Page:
How VoIP Works
If you've never heard of VoIP, get ready to change the way you think about long-distance phone calls. VoIP, or Voice over Internet Protocol, is a method for taking analog audio signals, like the kind you hear when you talk on the phone, and turning them into digital data that can be transmitted over the Internet. VoIP can turn a standard Internet connection into a way to place free phone calls. The practical upshot of this is that by using some of the free VoIP software that is available to make Internet phone calls, you are bypassing the phone company entirely.VoIP is a revolutionary technology that has the potential to completely rework the world's phone systems. VoIP providers like Vonage have already been around for a little while and are growing steadily. Major carriers like AT&T are already setting up VoIP calling plans in several markets around the United States, and the FCC is looking seriously at the potential ramifications of VoIP service.
How VoIP Works-Busting Out of Long Distance Rates
VoIP is the newest advancement in audio communications technology, and has a variety of different applications that make it useful. VoIP stands for Voice over Internet Protocol, and how VoIP works is actually quite revolutionary because it streamlines the process of sending analog audio signals by converting them to a much easier to send digital form for transmission. To understand how VoIP works, you?ll need to understand the basic concept behind regular analog audio communication as well, since this is the precursor for VoIP. Analog phone calls are actually made via fiber optic networks by digitizing your voice communications for sending the signal across thousands of miles, but once it gets to the final destination (a home or office phone, for instance), the signal is once again converted to analog.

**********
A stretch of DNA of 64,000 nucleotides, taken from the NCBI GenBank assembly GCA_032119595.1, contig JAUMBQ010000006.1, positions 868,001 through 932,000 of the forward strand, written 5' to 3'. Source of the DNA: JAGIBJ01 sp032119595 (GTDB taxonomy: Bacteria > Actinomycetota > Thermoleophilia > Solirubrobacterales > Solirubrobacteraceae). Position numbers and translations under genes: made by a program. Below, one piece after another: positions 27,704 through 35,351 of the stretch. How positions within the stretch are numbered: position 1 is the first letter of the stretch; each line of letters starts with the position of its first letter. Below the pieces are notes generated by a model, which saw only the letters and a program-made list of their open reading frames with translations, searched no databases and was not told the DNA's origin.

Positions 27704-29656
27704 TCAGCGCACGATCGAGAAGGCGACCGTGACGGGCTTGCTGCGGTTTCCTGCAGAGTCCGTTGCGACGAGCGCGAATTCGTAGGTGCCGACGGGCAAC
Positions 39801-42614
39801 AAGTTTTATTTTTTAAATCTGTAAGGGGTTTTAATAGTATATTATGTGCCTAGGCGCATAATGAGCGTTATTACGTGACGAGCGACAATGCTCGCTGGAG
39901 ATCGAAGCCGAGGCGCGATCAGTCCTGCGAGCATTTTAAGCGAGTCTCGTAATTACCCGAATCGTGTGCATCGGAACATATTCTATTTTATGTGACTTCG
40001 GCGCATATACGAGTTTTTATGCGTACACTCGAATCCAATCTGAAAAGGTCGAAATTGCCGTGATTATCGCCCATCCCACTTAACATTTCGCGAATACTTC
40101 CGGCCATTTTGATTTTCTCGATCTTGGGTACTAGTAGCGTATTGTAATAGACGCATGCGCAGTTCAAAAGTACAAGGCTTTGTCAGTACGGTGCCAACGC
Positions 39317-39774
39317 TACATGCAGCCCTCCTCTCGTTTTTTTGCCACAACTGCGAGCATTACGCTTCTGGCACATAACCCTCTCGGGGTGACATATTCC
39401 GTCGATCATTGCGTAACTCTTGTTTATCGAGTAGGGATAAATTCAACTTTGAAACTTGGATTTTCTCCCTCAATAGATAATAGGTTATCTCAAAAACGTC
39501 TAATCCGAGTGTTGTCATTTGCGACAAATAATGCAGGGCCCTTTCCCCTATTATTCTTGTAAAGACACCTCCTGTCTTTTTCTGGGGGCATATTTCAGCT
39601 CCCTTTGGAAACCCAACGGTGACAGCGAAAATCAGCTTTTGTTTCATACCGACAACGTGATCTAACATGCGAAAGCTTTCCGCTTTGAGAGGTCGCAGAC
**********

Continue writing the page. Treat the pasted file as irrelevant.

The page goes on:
VoIP primer: How it works
IP telephony is nothing short of a revolution. It works in a fundamentally different way to how telephone networks have carried our voice communications over the past 100 years. Traditionally voice is sent as a continuous stream over an open circuit from caller to caller, in what is called 'circuit switching'. The longer the circuit, the higher the tariff. The longer the call, the greater the calling costs. Despite long silences, the call is rated for every second the circuit is open. Even the migration from analogue to digital circuits did little to change this model. But of course, IP has changed that. Just as a web page can be broken up into 'packets', audio can be sampled with a digital signal processor (DSP), 'packetised' and sent out over an IP-based network as another data stream. The IP network may be a local area network, a company wide area network, a telco's core network or even the public internet.